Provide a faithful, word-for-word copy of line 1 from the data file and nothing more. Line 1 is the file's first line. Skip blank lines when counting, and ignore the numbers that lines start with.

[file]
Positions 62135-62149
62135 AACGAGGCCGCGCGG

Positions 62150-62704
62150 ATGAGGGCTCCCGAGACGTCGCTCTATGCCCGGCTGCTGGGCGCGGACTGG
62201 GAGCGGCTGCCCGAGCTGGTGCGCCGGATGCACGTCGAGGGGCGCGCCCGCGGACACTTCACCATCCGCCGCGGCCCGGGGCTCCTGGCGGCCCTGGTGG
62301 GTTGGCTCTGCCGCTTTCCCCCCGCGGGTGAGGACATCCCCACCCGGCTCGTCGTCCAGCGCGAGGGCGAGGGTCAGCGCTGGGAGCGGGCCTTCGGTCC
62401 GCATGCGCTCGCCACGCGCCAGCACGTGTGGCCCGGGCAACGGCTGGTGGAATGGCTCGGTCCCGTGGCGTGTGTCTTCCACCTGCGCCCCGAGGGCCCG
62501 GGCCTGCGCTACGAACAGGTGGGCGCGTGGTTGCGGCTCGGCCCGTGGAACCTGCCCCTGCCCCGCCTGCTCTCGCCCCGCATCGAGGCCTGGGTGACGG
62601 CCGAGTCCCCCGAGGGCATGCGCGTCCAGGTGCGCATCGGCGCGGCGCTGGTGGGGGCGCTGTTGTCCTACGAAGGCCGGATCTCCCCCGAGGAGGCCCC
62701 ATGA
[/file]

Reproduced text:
Positions 62135-62149